ORDINARY PEOPLE by Judith Guest
The novel is a chore to read, meandering with emotional passages filled ironic angst. The movie, as directed by Robert Redford, is a brooding study at the fractious nature of a family in crisis and emotionally satisfying.
RAGTIME by E.L. Doctorow
I recently tried to re-read this 1975 novel (first attempt had been while in high school in 1977 and was bewildered by the bad writing) and still found it boring and stylistic clunky. The fact that Time magazine listed it as one of the Greatest 100 English Language Novels Between 1923-2005 is more of an indictment about the lack imagination of Time’s editors than in your taste in books. Almost every book on the list is one of those boring academically approved books .. i.e. the books your college professor makes you read in college and which you never have the desire to read again. The movie, however, is devoid of Doctorow’s turgid writing and shines. Filled with great performance and emotionally charged.
HAROLD AND MAUDE by Calder Willingham
SOMEWHERE IN TIME (Bid Time Return by Richard Matheson)
Matheson is one of those great writers of the 20th century whose books never make Time’s list of 100 Greatest Books because he is a popular writer of horror (gasp!) and sci-fi thrillers. Potboilers! The literati elite can’t have that! However, as many good books that Matheson has written, Bid Time Return is at the bottom of the list. It is a time-travel romance that never really seems to take off, and ultimately, becomes more annoying than anything else. The film, however, is a grand piece of movie-making, lush, romantic and satisfying.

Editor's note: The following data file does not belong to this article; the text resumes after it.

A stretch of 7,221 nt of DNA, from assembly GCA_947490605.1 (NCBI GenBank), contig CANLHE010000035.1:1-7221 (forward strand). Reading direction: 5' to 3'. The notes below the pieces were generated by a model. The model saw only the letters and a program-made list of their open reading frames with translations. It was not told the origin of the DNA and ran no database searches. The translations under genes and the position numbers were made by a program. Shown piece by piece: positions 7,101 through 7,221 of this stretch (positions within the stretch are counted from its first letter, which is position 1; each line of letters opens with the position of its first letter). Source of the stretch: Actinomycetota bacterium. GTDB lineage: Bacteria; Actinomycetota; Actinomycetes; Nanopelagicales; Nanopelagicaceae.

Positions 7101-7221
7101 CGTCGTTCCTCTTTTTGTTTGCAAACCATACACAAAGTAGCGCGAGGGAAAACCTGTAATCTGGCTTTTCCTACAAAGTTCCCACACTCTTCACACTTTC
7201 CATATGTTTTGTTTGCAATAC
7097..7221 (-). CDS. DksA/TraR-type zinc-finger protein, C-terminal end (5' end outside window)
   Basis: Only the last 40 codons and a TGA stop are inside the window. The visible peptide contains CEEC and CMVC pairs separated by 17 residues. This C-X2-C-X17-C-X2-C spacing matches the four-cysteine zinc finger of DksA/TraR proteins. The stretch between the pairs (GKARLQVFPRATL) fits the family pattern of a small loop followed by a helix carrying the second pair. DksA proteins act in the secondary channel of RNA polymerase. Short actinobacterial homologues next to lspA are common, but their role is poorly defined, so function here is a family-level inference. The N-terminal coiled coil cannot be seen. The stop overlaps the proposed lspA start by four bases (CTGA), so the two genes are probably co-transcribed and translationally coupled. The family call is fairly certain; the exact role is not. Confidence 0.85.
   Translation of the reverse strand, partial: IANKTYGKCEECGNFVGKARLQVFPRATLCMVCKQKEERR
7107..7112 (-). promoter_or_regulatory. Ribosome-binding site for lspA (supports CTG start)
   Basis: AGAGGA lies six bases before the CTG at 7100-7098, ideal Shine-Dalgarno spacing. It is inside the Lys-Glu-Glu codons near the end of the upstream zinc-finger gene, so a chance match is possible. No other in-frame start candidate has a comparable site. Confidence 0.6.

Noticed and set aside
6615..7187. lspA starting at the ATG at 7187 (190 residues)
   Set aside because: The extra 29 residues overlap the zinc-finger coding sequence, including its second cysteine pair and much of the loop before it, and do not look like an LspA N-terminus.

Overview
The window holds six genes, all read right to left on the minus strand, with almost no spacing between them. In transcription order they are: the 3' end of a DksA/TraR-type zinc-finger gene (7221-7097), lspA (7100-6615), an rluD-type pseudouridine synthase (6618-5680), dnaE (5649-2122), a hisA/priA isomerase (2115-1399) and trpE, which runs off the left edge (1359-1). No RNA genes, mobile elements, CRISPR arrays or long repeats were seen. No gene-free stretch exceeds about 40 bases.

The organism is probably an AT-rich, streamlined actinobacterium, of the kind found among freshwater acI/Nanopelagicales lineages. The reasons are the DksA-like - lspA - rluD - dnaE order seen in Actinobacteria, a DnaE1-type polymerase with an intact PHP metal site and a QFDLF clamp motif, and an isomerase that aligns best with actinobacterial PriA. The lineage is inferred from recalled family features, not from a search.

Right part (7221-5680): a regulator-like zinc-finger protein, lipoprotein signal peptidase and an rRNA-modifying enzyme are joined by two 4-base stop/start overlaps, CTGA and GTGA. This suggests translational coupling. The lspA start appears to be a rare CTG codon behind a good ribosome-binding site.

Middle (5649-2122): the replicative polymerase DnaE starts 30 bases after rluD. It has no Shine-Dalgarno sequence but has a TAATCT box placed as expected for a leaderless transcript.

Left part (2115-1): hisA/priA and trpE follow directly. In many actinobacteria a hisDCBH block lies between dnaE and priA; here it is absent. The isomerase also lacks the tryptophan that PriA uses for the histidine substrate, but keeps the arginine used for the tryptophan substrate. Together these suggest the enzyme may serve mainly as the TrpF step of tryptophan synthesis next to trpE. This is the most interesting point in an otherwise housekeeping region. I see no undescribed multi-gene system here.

PLANET OF THE APES by Pierre Boulle
Another short novel by French writer Boulle that became a classic Hollywood epic. I’ve tried to read Planet of the Apes (sometimes titled Monkey Planet) and found it bewildering. The story is told as a narrative found in a bottle which thankfully, the movie ignores that plot device. “Get your hands off me, you stinkin’ ape,” is one of the great quotable lines in cinematic history.
STARDUST by Neil Gaiman
The novel is good, but a bit more dark and sinister … come on, we are talking about Neil Gaiman. The movie turned out to be a delightfully romantic and ironically hilarious fable. The movie is worth watching alone for Robert DeNiro’s enthusiastic campy turn as a lightning-gathering cross-dressing pirate.
THE SEARCHERS by Alan Le May